Social media sucks. It wastes all our time and cheapens our interactions. It addicts our kids and ruins our attention spans. And even more serious things like controlling the public discourse through censorship and giving bigots an easy way to spew their ideas. (OK, I see the contradiction there, I don’t want censorship, but do we have to make it so damn easy for the assholes?) So yeah, social media is problematic.

But then sometimes it results in this:

The small light gray tent down to the left was ours. Drone photo by Petter Formo.

People travelling together from all over the country, taking a chance on meeting what’s essentially a big group of strangers.


People who’ve met online, chatted and shared and questioned and sometimes argued, meeting in real life, finally.

People bringing Facebook connections to life in the real world, connections based on common values of trust, compassion, and finding harmony with and on our planet.

Most of the people who were there. Photo by Marie Vatne, Bygdefotografen.

A parenting group. One of the thousands (millions, who knows) on Facebook. The group isn’t part of an official organization in any way, just a chat group. But then it becomes more than that. People from the group find ways to get together in real life when they can. Smaller local gatherings for those who are lucky enough to live near each other, and a larger gathering during the summer. This past summer one of the families in the group said hey, we’ve got room for lots of people up here, come to us!

So we did!


And let me tell you about this place! The Hjertefølger family lives here. (Hjertefølger means “Heart Follower” in Norwegian.) It’s on an island called Sandhornøya which you reach by taking a ferry from the city of Bodø. This is Northern Norway, the land of the Midnight Sun, and the Polar Night. The house is built with a material called cob and the whole house is inside a big glass dome. A shining transparent igloo which creates a warm and tranquil space inside. They don’t just have a greenhouse for their garden, they live inside one, nurturing and growing plants and children and dreams all in one big magical jumble.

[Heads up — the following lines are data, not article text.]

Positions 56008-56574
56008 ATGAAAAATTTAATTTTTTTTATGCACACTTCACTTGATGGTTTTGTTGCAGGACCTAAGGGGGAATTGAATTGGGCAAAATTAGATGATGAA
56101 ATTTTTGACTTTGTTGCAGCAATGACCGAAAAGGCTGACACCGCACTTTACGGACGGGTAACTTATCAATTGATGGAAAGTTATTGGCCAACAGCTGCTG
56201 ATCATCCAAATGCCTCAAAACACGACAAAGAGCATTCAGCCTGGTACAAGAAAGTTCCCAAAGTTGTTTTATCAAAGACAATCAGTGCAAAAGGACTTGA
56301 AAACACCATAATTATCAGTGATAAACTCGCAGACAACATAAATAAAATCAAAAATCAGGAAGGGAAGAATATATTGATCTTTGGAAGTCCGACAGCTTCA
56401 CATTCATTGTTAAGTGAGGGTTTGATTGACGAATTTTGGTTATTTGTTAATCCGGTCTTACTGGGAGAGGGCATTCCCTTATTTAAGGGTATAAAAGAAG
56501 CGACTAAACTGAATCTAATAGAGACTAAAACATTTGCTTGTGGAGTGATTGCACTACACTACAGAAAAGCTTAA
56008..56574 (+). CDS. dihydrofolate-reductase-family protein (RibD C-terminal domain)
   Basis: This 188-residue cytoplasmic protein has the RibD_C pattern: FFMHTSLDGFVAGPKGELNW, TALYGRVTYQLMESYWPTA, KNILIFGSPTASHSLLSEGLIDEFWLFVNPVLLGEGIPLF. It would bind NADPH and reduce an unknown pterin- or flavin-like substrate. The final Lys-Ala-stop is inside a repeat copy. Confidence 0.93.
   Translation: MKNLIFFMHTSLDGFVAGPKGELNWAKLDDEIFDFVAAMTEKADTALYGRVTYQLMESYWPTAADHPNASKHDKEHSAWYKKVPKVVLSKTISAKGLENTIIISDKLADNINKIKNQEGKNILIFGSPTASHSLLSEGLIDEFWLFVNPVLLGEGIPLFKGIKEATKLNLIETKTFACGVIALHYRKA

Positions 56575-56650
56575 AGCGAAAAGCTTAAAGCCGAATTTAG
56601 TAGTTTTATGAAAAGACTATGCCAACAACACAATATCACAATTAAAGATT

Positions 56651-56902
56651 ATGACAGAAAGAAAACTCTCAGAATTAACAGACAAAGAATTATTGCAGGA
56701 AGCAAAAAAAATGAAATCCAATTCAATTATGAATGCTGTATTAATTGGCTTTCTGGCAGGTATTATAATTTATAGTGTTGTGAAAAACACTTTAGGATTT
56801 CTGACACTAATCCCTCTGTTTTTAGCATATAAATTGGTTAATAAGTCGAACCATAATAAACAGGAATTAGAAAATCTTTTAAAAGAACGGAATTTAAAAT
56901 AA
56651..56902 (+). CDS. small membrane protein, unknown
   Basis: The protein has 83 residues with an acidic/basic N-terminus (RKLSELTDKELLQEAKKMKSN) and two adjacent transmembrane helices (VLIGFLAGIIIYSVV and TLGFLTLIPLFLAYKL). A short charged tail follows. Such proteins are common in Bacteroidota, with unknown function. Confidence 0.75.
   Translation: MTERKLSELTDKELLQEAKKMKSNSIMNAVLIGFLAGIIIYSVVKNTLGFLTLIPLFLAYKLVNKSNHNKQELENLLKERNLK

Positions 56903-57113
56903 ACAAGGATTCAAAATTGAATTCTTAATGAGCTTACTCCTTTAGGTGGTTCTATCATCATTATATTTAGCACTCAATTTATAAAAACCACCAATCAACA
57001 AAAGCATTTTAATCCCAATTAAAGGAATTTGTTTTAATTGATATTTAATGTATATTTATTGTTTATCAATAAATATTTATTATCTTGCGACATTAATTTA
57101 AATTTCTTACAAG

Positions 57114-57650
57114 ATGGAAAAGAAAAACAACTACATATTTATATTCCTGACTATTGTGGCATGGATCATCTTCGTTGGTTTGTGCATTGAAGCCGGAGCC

As you can imagine, the house and the family have drawn lots of interest from the media both in Norway and internationally. You can read about them here (in English) and also here (in Norwegian). You can also read about their house and ideas here on their own blog (Norwegian) and there’s a lovely short documentary film about them you can watch here. They run retreats and do workshops on permaculture and vegan food and cob-building, so you can go to one of those if you’re in the neighborhood. I would if I was!

I mean, look at this place.
Those colors.
From the beach looking back at the house. Just wow.

And for four days I did get to be there. For four days we got to hang out and recharge in one of the most peaceful, gorgeous places on Earth. Thirty or so families, at least twice that number of children, and the whole experience was amazingly harmonious and conflict-free. I mean, 60 kids running around camping and playing, you might expect chaos. But there was none. Instead there was fellowship and community and respect and good spirits. For a few days we got to experience what it would be like to live in that mythical village we all hear it takes to raise a child. Well, mythical for me at least, and for so many of us. Yes, we have caring people around us who help take care of our kids, but our society is so compartmentalized and institutionalized, there are too many distancing and isolating elements for a real village feeling to develop in most of the neighborhoods here where we live now. But for four days we got to be there, and feel how it could be. I’m so grateful I got the chance to be part of it!

My daughter, also amazed at what she was experiencing.


So much of what social media gives us is negative. More input, more stress, more stuff, more greed. We don’t need that, but we do need more of this. More community. More magic. More coming together. Peace and love and rainbows. I call more of this to my life. I will build more of this into my life, through a web of internet connections or in a real-life village somewhere someday. We start small, gather and share, and then, we fix the world!

Well, a girl can dream anyway.

A girl, dreaming.



This absolutely awesome full rainbow over the dome actually happened while we were all there. It was breathtaking. I took some crappy pictures with my phone, but they turned out crappy. So I’m sharing this photo taken by the Heart Follower father, Benjamin Hjertefølger.